61 J. Nevertheless. the pagans in the city sent a delegation to Edessa for consultation about the terms. Later Rom. the choice not to enforce anti-pagan laws was usually made when a locality had a significant or influential pagan community. It is seldom noticed that. B. one such influential pagan community was based in H`arr*an. Theodoret Hist.Theod. As a result. Chosroes spared H`arr*an from attack and even refused to accept tribute money from it because the paganism of its residents made it unique (Wars 2. 59 .1–8). Decline and Fall of the Roman City (Oxford 2001) 260–269. 16. If H`arr*an were a unique last pagan bastion.10. Procopius tells how. this was seldom advertised. As we have noted. known primarily for attending conferences and struggling to control religious life in the city. by contrast.19.Rel. it is especially surprising to find the H`arr*anian pagan community looking for leadership from their Edessene cousins in the seventh cenE. viii. 62 J. they were a sad lot. When the surrender of H`arr*an to the Arabs was being negotiated in 639. the city’s pagan community remained connected to those in other cities in the region. our views into these groups generally come when their influence is discovered and imperial officials take action against them. W. G.59 Given that the success of governors and judges depended upon a functional relationship with the people being governed. in his invasion of 540. 4.. 60 E. Liebeschuetz.61 H`arr*an. For good reason. Edessa: The Blessed City (Oxford 1970) 108. Furthermore.g. in the 530s.62 Pagans remained influential in both H`arr*an and Edessa into the mid-seventh century. City ch.g.17.5. Although the city had bishops. then. 17.60 The pagan community. seems to have dominated public life. H. Watts. Cod. Segal. certainly would provide the sort of religious climate that the fugitive philosophers sought. even a quick survey of Christian sources of the period makes clear that large and powerful pagan communities were not rare in the 530s (or even in the 570s).302 WHERE TO LIVE THE PHILOSOPHICAL LIFE? the Roman authorities. many other local pagan communities had a similar degree of influence. On this situation in general see Jones. Emp.3. 407–410.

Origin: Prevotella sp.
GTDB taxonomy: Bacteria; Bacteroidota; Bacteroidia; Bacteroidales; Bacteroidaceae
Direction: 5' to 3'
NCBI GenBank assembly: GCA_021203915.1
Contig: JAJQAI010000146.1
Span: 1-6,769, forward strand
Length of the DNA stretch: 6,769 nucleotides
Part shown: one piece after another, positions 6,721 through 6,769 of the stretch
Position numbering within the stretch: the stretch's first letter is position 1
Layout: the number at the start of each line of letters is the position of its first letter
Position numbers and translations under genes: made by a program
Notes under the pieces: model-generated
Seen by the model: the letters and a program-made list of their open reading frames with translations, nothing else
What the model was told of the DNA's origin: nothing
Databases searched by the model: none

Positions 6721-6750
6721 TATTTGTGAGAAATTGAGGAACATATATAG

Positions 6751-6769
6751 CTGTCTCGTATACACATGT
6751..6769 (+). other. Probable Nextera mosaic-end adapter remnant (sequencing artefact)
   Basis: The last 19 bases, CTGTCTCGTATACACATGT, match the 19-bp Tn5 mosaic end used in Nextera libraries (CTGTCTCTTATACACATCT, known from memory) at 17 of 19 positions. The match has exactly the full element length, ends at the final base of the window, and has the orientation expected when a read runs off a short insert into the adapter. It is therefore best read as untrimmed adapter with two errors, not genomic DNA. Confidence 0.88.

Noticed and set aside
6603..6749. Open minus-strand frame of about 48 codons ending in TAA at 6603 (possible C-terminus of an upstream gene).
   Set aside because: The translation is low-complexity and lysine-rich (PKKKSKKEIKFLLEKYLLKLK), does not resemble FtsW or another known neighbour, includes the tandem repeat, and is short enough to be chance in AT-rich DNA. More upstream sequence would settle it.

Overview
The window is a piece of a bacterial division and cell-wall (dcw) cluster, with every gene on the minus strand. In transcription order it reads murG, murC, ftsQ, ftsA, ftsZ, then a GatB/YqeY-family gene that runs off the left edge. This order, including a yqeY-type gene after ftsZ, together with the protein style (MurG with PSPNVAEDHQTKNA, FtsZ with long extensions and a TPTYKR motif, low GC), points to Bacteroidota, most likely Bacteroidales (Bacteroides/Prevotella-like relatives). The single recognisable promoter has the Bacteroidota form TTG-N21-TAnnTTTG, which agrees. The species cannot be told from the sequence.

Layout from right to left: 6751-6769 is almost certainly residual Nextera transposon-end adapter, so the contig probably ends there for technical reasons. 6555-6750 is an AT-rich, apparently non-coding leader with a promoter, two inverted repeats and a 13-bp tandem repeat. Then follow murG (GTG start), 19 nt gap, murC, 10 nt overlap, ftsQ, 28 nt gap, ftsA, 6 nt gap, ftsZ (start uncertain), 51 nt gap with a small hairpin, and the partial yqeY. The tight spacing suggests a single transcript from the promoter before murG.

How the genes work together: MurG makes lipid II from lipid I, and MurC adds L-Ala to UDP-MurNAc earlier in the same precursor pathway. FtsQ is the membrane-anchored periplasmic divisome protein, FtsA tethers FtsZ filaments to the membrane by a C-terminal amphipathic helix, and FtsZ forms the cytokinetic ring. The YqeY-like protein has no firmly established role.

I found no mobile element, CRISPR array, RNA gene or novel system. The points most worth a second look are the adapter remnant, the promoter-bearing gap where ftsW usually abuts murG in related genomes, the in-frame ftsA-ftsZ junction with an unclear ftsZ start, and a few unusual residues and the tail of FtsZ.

transl. Paganism in the Later Roman Empire and Byzantium (Cracow 1991) 111–131. 370–529 II (Leiden 1994) 154–156. In 545/6 the persecutions targeted “famous persons. On some of the additional elements. sophists. persecution did ultimately play a role in creating a Christian society. Whitby.” in M. 67 Pseudo-Dionysius of Tel-Mahre p. empire-wide persecution against paganism is noteworthy. both in Asia Minor and in the rest of the Empire. in the 540s. He had been charged in the earlier anti-pagan actions of the 520s and had managed to extricate himself by providing evidence of his Christianity. scholastici. Contemporary sources record that. see Whitby.64 Despite these actions. 66 R. “John of Ephesus and the Pagans: Pagan Survivals in the Sixth Century. and physicians” as well as the former praetorian prefect Phocas.72.93.63 Significant pagan communities are recorded elsewhere as well.000 souls were instructed in the faith and turned away from the error of paganism” (Pseudo-Dionysius of Tel-Mahre Chronicle p. So again. Phocas is one of the more unfortunate victims. in the 570s and 580s. 64 “God’s grace visited the countries of Asia … to the effect that 70. 65 Liebeschuetz. nobles. Trombley.).67 If Christian sources are to be believed. Edessa 108. JRS 94 (2004) 181 n.65 The inability of the Roman state to mount an effective. another widespread persecution began in Baalbek and eventually swept up prominent pagans living in cities such as Antioch and Constantinople. and others—grammatici.71. Paganism 125–131. widespread anti-pagan actions in the cities of western Asia Minor led to the conversion of 70. all these men were evidently part of a well-organized Constantinopolitan community of pagans that included prominent intellectuals and government officials. cf. c. F.66 What is especially remarkable about the anti-pagan actions of the later sixth century is the high social level of the people targeted. Decline 266–269. As Macmullen suggests. Hellenic Religion and Christianization. Witakowski). On this persecution and its effect see M. A passage of John of Ephesus describes the 63 The last mention of an Edessene pagan community comes in a lateseventh-century work by Jacob of Edessa: Segal. . Macmullen.000 urban and rural pagans. Watts. paganism persisted. but this process succeeded for a variety of reasons beyond effective persecution. Salaman (ed. Christianity and Paganism in the Fourth to Eighth Centuries (New Haven 1997) 1–73.EDWARD WATTS 303 tury. in Salaman.